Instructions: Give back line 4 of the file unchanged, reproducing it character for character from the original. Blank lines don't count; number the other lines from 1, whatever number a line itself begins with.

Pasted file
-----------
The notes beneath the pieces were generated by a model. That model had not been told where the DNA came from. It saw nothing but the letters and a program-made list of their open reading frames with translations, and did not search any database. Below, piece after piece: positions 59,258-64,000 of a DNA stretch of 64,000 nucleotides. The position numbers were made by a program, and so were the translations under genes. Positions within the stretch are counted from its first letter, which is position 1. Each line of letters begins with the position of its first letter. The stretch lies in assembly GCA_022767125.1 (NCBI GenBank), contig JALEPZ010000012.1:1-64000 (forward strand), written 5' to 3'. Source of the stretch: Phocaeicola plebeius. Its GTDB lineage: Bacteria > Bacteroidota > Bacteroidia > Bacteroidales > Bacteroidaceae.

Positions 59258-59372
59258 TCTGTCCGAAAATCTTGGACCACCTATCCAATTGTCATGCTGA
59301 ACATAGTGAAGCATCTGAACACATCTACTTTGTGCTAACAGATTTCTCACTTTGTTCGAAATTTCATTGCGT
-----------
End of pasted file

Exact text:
59301 ACATAGTGAAGCATCTGAACACATCTACTTTGTGCTAACAGATTTCTCACTTTGTTCGAAATTTCATTGCGT